The Global Health Network Conference 2022 – our reflections & takeaways
The Global Health Network Conference 2022: our reflections & takeaways
The Collaborative’s work is to promote better, more efficient randomized controlled trials for any type of intervention, in any setting, anywhere in the world. We were therefore delighted when The Global Health Network invited us to share our Guidance at their global conference in Cape Town, South Africa, on 24 and 25 November with the theme “Enabling health research in every healthcare setting” (TGHN Conference 2022). We caught up with our delegates, Nick Medhurst and Rachel Hallett, after the conference to get their reflections.
What were the Collaborative’s objectives for attending TGHN Conference 2022?
Although the genesis of the project stretches much further back, the Collaborative officially launched in the early days of the pandemic at a time when the urgent need for reliable results from clinical trials was front page news around the world.
As we developed our guidance, we worked closely with hundreds of contributors all around the world but almost all our interactions were conducted remotely. TGHN Conference 2022 was an enormously welcome opportunity to be together in person with some of the people who have made the Guidance for Good Randomized Clinical Trials possible. Importantly, the conference also provided a platform to bring the Guidance to a new audience of professionals working predominantly in Low- and Middle-Income Countries (LMICs) and share a resource that we believe can support The Global Health Network community’s mission to drive equity in where health research happens, who leads, and who benefits.
What did you enjoy most during the two days?
There was a lot to enjoy. Firstly, there was a hugely positive and optimistic energy and atmosphere with delegates from every part of the world, eager to learn from one another and share best practices. There was also a strong line-up of presentations and discussions on a huge variety of projects, led by a mixture of established and renowned field leaders and earlier-career professionals. Not forgetting the sunshine, warmth as well as the wonderful food – all of which was enjoyed against the setting of the beautiful campus of the University of Cape Town!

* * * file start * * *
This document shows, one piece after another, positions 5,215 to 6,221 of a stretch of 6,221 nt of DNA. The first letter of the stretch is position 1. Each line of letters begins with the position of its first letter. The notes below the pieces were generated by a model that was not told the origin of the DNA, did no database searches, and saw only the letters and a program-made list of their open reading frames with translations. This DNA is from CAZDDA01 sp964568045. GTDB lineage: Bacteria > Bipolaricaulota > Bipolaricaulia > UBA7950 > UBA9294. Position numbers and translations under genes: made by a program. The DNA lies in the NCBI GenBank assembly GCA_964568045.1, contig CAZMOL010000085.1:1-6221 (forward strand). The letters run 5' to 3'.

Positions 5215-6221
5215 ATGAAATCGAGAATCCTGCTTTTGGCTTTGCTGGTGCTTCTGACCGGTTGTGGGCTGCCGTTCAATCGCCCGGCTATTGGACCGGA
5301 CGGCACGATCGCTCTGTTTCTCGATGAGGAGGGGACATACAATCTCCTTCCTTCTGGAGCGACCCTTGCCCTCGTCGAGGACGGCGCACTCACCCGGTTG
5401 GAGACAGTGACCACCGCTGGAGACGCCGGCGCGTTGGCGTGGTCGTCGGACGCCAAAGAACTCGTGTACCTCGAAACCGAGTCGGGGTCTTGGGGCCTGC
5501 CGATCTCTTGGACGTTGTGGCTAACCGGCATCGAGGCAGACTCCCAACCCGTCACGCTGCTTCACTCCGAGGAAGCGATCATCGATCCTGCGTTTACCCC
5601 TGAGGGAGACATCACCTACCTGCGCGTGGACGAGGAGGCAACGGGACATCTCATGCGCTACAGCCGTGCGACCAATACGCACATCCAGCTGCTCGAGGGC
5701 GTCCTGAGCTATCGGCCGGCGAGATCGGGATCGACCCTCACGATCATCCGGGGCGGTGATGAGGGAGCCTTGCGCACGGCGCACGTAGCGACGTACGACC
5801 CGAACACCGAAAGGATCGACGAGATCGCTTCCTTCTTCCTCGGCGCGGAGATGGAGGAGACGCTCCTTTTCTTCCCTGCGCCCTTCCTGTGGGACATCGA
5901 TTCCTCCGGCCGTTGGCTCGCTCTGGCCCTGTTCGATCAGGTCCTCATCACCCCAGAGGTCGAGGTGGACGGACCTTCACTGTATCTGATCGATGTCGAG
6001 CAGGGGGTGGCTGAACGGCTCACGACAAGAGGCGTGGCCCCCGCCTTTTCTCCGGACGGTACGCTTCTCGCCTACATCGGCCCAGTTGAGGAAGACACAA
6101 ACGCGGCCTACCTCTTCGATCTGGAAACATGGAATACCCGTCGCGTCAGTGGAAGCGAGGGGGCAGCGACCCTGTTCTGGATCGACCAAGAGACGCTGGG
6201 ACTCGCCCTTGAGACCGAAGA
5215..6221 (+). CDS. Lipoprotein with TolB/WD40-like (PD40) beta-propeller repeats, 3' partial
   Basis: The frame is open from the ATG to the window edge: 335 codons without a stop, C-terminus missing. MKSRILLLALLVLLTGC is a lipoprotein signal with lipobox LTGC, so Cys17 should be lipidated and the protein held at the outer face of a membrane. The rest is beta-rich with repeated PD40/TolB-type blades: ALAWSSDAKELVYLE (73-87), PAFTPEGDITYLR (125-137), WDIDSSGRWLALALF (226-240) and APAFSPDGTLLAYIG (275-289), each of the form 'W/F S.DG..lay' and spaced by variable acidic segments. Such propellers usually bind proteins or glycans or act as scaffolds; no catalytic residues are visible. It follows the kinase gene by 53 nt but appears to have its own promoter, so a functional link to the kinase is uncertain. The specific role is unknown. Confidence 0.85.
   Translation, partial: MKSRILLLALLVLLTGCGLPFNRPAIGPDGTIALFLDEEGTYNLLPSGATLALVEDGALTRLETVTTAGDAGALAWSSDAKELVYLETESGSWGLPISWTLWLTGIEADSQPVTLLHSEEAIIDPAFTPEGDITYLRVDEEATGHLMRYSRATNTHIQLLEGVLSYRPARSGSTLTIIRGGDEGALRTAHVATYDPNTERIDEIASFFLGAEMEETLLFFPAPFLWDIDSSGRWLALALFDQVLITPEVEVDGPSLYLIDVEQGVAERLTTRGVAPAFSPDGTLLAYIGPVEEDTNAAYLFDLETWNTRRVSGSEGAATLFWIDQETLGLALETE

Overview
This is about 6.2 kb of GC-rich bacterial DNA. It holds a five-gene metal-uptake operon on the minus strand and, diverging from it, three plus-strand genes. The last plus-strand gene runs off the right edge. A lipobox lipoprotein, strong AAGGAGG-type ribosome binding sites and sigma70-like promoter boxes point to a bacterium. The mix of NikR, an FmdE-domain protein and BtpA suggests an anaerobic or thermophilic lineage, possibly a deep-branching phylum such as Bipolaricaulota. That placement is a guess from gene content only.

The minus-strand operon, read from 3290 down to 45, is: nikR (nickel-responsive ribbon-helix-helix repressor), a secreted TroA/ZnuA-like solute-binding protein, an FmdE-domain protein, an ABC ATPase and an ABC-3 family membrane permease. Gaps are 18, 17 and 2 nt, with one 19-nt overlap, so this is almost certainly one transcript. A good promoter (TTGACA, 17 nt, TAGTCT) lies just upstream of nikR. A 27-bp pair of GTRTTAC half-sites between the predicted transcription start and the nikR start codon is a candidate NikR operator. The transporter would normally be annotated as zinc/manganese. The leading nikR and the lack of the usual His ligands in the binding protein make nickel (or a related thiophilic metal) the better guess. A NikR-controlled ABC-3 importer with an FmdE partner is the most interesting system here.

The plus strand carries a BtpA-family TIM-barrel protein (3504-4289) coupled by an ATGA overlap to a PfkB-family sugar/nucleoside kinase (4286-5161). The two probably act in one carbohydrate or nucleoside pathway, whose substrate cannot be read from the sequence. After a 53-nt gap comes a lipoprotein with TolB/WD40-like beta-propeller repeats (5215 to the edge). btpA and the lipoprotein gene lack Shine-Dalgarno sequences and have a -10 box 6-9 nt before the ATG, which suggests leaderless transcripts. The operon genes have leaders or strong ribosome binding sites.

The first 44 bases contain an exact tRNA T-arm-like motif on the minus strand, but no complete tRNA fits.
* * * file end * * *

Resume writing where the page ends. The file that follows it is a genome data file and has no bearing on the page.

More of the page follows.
We exhibited a poster about our Guidance at the conference. What kind of questions did you receive?
Visitors were interested to know how our Guidance differs from or might complement that which they already follow, such as Good Clinical Practice. This gave us the opportunity to explain the scope, principles-led approach and adaptability of our Guidance to any setting. We also listened to challenges they face in their own research areas and learned about how they could see the potential benefits from aligning certain practices with our Guidance – exactly the sort of conversations we were hoping to have!
Any key takeaways from the conference?
A recurring theme among speakers was the importance of high-quality training and the mentoring of early-career researchers from LMICs as more of these nations determine, deliver on and benefit from their own research priorities. Including good clinical trial guidance in this activity will help ensure research opportunities reach their full potential for public health benefit and can provide high-quality evidence for the communities that are served. This is something we will firmly bear in mind as we work closely with our network partners across the world to raise the efficiencies of clinical trials with good, principles-based guidance.